Warrior Games Profile: Ricardo Rivera

  • Published
  • By Alexx Pons
  • Air Force Wounded Warrior Program
As the 2018 Warrior Games competition begins to wind down here, we caught up with retired Tech. Sgt. Ricardo Rivera to talk about not just how these adaptive sports have helped promote in his personal recovery, but also how the Air Force Wounded Warrior Program has been there every step of the way. 

Rivera began his career in 2006 as a security forces defender, later retraining into services and once more into intelligence systems analysis. 

Over the course of his 11-year-career, Rivera served at Camp Bucca, Iraq, tasked with providing security for detainees. This placed him in direct contact with known enemies of the U.S., and created a chaotic, hostile environment for the then young Airman. Years followed by other traumatic experiences would lead to a post-traumatic stress disorder diagnosis. 

“It was not until I was introduced to this program (AFW2) and Warrior Games that I found hope; I needed a new focus and outlet to channel my energy and I found that here with these amazing people and this incredible mission,” Rivera said. 

How has being a part of AFW2 redefined your view of community and family within the Air Force? 
The Air Force has always made me feel like I was part of family, and AFW2 has certainly follow that tradition. Meeting fellow warriors through this program has been the best part of this experience and it has helped me maintain a powerful sense of community even after retirement with that Air Force family.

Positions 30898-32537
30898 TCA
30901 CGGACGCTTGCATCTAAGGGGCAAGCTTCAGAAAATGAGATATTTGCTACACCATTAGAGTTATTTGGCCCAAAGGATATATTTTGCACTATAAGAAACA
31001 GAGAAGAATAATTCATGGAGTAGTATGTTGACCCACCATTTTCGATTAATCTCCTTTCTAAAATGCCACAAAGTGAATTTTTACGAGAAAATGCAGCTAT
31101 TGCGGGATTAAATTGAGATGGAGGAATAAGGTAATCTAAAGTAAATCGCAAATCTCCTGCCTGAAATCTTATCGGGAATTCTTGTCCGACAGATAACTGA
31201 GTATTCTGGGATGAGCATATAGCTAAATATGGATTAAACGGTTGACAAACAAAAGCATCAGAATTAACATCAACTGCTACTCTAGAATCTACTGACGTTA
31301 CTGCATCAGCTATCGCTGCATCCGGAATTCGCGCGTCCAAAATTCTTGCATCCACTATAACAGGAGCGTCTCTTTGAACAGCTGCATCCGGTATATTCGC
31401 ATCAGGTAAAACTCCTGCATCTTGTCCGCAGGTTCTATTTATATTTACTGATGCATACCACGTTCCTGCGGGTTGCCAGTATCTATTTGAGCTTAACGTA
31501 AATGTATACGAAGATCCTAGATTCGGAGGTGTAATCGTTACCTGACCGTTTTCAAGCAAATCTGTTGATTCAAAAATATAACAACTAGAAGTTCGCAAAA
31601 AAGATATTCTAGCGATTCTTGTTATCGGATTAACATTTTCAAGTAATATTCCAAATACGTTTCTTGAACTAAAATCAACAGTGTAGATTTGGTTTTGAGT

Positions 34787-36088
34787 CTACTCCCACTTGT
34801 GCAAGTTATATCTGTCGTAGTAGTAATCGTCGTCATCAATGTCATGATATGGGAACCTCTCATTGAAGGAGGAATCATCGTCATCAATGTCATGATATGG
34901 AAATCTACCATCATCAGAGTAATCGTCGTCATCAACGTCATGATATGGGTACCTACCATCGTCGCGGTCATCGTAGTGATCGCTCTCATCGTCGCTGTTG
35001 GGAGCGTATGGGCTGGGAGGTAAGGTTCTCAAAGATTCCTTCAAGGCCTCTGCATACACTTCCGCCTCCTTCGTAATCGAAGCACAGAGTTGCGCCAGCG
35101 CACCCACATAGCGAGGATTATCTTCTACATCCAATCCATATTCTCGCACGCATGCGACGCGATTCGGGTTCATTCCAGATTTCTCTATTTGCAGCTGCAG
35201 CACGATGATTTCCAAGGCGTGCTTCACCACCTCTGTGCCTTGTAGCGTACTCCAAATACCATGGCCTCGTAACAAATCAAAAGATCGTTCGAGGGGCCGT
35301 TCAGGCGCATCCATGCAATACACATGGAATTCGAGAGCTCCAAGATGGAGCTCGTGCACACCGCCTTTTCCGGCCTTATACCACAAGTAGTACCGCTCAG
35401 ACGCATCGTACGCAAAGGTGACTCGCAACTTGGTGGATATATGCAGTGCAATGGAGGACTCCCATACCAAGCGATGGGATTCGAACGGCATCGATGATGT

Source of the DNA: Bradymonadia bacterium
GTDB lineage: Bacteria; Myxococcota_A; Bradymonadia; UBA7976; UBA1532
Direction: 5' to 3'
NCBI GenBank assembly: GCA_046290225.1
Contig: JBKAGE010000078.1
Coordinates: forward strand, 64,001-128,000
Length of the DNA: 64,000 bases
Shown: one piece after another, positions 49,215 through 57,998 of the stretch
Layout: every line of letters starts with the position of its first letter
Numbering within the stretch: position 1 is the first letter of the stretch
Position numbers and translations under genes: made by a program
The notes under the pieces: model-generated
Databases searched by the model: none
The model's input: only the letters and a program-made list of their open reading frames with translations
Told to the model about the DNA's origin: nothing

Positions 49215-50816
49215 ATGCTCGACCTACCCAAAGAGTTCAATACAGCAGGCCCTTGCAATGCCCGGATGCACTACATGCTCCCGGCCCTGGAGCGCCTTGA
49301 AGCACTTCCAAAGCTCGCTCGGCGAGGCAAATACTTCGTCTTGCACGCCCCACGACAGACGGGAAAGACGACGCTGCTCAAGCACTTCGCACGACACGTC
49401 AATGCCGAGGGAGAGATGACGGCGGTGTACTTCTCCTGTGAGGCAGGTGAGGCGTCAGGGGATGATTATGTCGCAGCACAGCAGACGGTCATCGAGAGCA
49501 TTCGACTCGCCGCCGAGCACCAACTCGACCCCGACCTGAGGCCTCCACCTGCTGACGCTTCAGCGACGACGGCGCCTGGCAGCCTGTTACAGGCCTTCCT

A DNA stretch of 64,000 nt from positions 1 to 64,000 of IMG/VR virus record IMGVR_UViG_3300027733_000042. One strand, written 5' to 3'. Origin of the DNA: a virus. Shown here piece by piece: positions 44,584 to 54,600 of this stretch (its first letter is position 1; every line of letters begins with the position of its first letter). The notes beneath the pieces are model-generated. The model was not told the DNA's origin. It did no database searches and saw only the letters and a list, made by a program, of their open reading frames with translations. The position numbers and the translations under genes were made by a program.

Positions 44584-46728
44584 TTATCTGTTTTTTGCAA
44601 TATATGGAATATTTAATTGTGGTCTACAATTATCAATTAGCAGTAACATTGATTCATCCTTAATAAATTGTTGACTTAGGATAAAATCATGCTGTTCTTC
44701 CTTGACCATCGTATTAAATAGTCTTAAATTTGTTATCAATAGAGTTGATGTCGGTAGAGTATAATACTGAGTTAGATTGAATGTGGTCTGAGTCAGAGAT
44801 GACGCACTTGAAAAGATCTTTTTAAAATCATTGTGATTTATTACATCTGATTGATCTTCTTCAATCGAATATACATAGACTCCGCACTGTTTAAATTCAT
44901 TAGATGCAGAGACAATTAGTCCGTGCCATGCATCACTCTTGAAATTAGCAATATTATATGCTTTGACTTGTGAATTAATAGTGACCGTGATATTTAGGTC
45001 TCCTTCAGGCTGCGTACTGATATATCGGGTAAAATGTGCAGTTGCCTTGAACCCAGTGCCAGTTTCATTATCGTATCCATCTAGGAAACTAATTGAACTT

Can you explain how it feels to represent the Air Force in these games? 
It is an honor and so humbling to represent the Air Force on such a big and unique stage like Warrior Games. Competing against other athletes from our sister services and allied armed forces has been an incredible experience for me; certainly, one I will never forget. 

What changes have you seen within yourself through adaptive sports?
Through AFW2 I have been exposed to sports I never thought I was good enough to try, much less compete in. However, through the adaptive sports program I have been able to tackle new challenges like swimming and cycling which have had an incredible and positive impact in my physical and mental wellbeing.

With the Warrior Games being such a highly publicized event, how does it feel to have the support and encouragement from Air Force senior leaders and Airmen across the Air Force?
I am still baffled by the incredible amount of support we are getting across all levels, but specially from senior leaders like Gen. Goldfein, Gen. Schwartz, and the many other senior leaders and influencers. We know they all have extremely busy schedules and the fact that they take the time to meet with us and our families during this competition is amazing; it makes us feel valued and unforgotten. 

You and the other AFW2 athletes have a unique platform to be a face of recovery... how does it feel knowing that what you have endured and overcome is inspiration for others across the Department of Defense on their own road to recovery?
All the warriors in the program have incredible and inspirational stories; they are the ones who inspire me to keep pushing forward to overcome my daily struggles. I feel blessed to stand alongside them and share my story in the hope of helping others, who might need to, find the help and support they need.

Anyone can refer an active-duty Airman into the AFW2 program; download the worksheet by clicking the button below and submit the finalized form via email.


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AFW2 Program Mailing Address

  • ATTN: AFW2
  • 550 C St. West, Ste. 37
  • JBSA Randolph TX
  • 78150-4739